"The first loophole in the deal is the absence of a joint political programme," asserted Al-Masri, who played a role in attempts to close ranks between Fatah and Hamas. "Also, there are security issues that both sides agreed to postpone until after the elections. The third weakness pertains to the leadership role of the PLO which has not been defined, and opens the door for clashes with the PLO's Executive Committee."
Al-Masri added: "All these issues could be compounded if agreement is not reached regarding unifying the security apparatus until after elections. How can we supervise elections under two separate security agencies? Detentions and restrictions on freedoms could continue." Al-Masri argued that the situation "requires a plan, even a gradual one, to integrate and rebuild security agencies. While delaying the step could circumvent an immediate explosive situation, the landmine could detonate at any moment."
Al-Masri stated that the next government would not have political powers, especially for negotiations with Israel, which would amplify the absence of a joint political programme. Al-Masri also warned about the PLO's vague leadership role, since the parties agreed that its decisions cannot be blocked, but "in a way that does not contradict the PLO's Executive Committee". He described the last phrase as a major landmine and demanded that the PLO's authority be better clarified in order for it to genuinely have control over decisions.
Meanwhile, Israel continues its attempts to undermine Palestinian reconciliation by lobbying the world community against the deal, and attempting to strip the legitimacy of the next Palestinian government. Maariv newspaper revealed on Sunday that Israeli Prime Minister Binyamin Netanyahu would announce in his address to the US Congress that there is no chance of reaching peace between Israel and the PA after Fatah signed a deal with Hamas. The newspaper quoted sources in Netanyahu's office that said he would tell Congress members at the end of this month that peace was impossible as long as Hamas does not adopt the conditions of the International Quartet, which include recognition of Israel and renouncing violence. The newspaper said that Netanyahu intended to propose a political initiative to end the conflict, but reconciliation made him change his mind because it proves that Abbas has abandoned the path to settlement.
Saeb Ereikat, member of the PLO's Executive Committee, has had enough of Netanyahu's "opportunism" and demanded that the Israeli prime minister stop provoking the US Congress to halt US assistance to the Palestinians. "The Israeli government, under orders from Netanyahu, has for some time been pressuring US Congress members against the PA," Ereikat told Palestinian official radio. "This demonstrates Israel's intentions towards us, namely that this government is not a partner in peace, but a non-stop provocateur for the destruction of the PA. This is absolutely unacceptable and only the Israeli government will shoulder the responsibility for the collapse of the peace process, because it chose settlements over peace. This government continues to dictate conditions on the ground and refuses all attempts by the international community, including the US, to stop settlement building and accept the references of the peace process."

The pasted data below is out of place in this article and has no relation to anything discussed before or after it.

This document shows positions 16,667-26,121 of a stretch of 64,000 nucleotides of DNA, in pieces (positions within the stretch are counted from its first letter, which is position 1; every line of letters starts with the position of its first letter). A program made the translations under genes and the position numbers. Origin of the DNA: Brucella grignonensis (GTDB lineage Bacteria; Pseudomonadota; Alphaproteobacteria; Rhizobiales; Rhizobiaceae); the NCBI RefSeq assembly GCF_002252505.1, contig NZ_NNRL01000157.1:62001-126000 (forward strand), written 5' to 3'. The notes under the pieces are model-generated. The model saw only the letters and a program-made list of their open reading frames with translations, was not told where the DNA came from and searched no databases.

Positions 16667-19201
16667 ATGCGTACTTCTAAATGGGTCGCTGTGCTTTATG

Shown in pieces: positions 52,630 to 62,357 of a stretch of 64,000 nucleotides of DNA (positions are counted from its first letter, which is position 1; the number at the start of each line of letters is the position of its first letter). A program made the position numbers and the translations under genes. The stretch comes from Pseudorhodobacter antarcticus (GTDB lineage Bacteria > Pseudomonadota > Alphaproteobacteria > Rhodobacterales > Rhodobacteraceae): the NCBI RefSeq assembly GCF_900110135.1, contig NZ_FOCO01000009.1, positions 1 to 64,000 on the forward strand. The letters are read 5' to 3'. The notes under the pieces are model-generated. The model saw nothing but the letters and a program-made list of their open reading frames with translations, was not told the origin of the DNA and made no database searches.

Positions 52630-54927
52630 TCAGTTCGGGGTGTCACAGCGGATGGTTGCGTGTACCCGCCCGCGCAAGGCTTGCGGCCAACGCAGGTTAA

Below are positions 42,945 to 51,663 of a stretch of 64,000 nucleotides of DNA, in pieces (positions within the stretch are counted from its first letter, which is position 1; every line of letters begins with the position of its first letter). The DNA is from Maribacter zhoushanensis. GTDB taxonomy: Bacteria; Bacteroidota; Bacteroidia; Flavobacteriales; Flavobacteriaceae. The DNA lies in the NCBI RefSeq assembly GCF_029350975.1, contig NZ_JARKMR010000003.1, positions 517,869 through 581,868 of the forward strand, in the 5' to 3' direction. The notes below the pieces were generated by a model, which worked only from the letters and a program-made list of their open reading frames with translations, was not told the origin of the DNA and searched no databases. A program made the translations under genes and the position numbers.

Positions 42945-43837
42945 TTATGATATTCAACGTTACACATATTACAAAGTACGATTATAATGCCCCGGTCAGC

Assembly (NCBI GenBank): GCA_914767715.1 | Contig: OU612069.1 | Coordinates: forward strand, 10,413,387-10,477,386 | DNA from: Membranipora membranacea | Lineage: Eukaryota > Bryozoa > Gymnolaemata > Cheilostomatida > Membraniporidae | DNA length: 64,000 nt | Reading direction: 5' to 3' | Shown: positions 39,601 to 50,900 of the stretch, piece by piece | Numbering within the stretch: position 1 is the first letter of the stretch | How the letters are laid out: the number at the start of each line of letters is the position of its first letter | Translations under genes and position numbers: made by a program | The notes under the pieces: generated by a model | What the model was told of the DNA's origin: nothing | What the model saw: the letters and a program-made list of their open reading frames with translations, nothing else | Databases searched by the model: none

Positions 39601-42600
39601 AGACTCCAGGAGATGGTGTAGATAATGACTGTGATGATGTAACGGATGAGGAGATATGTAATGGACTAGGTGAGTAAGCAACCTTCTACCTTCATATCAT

Ereikat vehemently denied reports that Hamas gave the PA a deadline to end negotiations with Israel, saying that these reports are unfounded. He stated that discussions with Hamas have not started but will begin soon, and described reconciliation as the path to settlement and peace. He urged all parties to do their utmost to maintain united ranks. "We cannot achieve peace without reconciliation and without the West Bank, Gaza Strip and East Jerusalem becoming one geographic unit," Ereikat asserted. "Neither can we reach democratic elections without reconciliation."
Ereikat addressed US officials by saying that they should realise that in the absence of reconciliation it is impossible to move "towards peace on the basis of democracy and a two-state solution". Ereikat said that the next Palestinian government "will be committed" to the programme announced by President Abbas during the signing of the reconciliation agreement. But despite the optimism of the Palestinian people in the wake of the reconciliation deal, there are many hurdles on the road to implementation. Most prominently, Israel's brazen inference and years of accumulated mutual distrust among the Palestinians.